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TitleAerodynamics of the Maple Seed
AuthorDesenfans, Philip
Date2019
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ContributorScholz, Dieter
Languageeng
PublisherAircraft Design and Systems Group (AERO), Department of Automotive and Aeronautical Engineering, Hamburg University of Applied Sciences,
CoverageHamburg, Germany
Formattext/html
TypeText; Project; doc-type:text; doc-type:studyThesis; info:eu-repo/semantics/report; status-type:publishedVersion; info:eu-repo/semantics/publishedVersion
Relation
RightsCopyright by author
RightsCC BY-NC-SA
Rightshttps://creativecommons.org/licenses/by-nc-sa/4.0
Rightsinfo:eu-repo/semantics/openAccess
Subject(s)ddc:620; info:eu-repo/classification/ddc/629.13; Aerodynamik; Ahorn; Auftrieb; Strömungsabriss; Aerodynamics; Maple; Lift (Aerodynamics); Stalling (Aerodynamics); Aerodynamisches Profil; Anstellwinkel; Freier Fall; Bergahorn; Samen; Evolutionsbiologie; Aerofoils; Angle of attack (Aerodynamics); Acer pseudoplatanus; Seeds; Evolution (Biology); Blade Element Momentum Theory; BEMT; free fall; post-stall; chord; twist; camber; autorotation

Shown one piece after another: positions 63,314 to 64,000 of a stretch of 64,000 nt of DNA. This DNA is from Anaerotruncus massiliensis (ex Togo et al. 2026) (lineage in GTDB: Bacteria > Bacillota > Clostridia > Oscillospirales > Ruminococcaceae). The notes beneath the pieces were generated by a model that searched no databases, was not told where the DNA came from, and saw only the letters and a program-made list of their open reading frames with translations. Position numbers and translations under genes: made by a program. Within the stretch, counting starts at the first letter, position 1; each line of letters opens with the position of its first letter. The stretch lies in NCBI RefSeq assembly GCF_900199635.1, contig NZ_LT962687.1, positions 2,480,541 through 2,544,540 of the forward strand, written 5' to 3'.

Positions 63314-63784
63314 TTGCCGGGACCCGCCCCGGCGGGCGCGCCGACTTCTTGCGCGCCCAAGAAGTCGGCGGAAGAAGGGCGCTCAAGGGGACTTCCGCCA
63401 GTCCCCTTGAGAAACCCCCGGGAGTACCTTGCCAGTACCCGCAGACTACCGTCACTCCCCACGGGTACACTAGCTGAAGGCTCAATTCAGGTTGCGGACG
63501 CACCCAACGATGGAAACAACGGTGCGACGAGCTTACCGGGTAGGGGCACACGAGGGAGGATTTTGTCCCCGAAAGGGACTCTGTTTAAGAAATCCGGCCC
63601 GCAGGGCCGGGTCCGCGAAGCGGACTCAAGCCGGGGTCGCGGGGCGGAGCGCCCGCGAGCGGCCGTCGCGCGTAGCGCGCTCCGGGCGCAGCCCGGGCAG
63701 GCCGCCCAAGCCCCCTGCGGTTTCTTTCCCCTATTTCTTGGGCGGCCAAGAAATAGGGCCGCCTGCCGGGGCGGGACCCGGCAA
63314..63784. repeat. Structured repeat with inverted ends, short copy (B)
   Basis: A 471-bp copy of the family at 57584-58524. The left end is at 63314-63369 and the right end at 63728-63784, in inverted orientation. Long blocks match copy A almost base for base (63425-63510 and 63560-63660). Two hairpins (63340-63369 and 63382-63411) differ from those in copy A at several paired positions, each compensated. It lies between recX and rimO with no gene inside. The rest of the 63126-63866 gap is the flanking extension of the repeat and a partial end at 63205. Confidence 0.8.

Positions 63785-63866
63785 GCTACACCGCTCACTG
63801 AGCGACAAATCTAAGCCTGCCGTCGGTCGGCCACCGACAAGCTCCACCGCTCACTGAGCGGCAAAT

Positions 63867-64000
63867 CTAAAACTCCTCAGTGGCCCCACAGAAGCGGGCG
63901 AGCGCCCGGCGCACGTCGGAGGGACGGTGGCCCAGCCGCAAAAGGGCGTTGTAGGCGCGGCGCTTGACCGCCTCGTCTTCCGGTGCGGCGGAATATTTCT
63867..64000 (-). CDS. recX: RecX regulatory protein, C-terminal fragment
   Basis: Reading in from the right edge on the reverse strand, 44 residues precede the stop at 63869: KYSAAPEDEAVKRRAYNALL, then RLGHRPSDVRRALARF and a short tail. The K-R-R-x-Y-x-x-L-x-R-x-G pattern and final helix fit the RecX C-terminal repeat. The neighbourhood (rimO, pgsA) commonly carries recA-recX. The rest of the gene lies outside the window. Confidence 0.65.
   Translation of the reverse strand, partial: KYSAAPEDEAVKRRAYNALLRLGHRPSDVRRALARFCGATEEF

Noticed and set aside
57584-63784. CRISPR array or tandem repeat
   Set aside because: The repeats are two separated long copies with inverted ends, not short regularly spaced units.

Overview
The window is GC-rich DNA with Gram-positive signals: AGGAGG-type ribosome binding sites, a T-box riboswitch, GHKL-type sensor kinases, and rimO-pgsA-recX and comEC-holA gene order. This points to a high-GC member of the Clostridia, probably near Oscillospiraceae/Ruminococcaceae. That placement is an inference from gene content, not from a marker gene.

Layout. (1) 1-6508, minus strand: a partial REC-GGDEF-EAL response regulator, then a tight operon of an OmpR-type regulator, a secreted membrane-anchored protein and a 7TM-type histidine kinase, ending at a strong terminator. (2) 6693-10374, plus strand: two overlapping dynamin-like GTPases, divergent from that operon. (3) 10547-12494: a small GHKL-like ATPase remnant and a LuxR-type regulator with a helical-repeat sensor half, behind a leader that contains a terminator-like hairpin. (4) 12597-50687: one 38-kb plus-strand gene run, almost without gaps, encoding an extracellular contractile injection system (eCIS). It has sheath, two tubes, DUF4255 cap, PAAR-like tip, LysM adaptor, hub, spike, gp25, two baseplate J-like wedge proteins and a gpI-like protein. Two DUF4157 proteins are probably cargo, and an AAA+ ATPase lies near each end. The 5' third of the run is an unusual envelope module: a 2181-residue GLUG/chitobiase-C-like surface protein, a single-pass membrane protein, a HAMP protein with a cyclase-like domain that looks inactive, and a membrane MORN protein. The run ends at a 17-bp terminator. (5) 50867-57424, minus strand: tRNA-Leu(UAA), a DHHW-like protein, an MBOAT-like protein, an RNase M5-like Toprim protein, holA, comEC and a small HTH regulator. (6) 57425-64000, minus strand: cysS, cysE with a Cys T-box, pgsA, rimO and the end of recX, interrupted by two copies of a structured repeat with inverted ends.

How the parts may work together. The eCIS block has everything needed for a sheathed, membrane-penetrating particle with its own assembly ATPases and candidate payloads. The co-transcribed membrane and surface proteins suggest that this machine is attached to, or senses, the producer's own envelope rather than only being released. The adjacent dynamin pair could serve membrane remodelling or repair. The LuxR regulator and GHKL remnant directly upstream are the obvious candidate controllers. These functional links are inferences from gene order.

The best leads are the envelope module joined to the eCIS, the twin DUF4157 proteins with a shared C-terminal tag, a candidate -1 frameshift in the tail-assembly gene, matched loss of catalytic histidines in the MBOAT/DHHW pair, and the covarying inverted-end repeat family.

Abstract Purpose - The paper presents a theoretical framework that describes the aerodynamics of a falling maple (Acer pseudoplatanus) seed. --- Methodology - A semi-empirical method is developed that provides a ratio stating how much longer a seed falls in air compared to freefall. The generated lift is calculated by evaluating the integral of two-dimensional airfoil elements using a preliminary falling speed. This allows for the calculation of the definitive falling speed using Blade Element Momentum Theory (BEMT); hereafter, the fall duration in air and in freefall are obtained. Furthermore, the input-variables of the calculation of lift are transformed to require only the length and width of the maple seed. Lastly, the method is applied to two calculation examples as a means of validation. --- Findings - The two example calculations gave percentual errors of 5.5% and 3.7% for the falling speed when compared to measured values. The averaged result is that a maple seed falls 9.9 times longer in air when released from 20 m; however, this result is highly dependent on geometrical parameters which can be accounted for using the constructed method. --- Research limitations - Firstly, the coefficient of lift is unknown for the shape of a maple seed. Secondly, the approximated transient state is yet to be verified by measurement. --- Originality / Value - The added value of this report lies in the reduction of simplifications compared to BEMT approaches. In this way a large amount of accuracy is achieved due to the inclusion of many geometrical parameters, even though simplicity is maintained. This has been accomplished through constructing a simple three-step method that is fundamental and essentially non-iterative.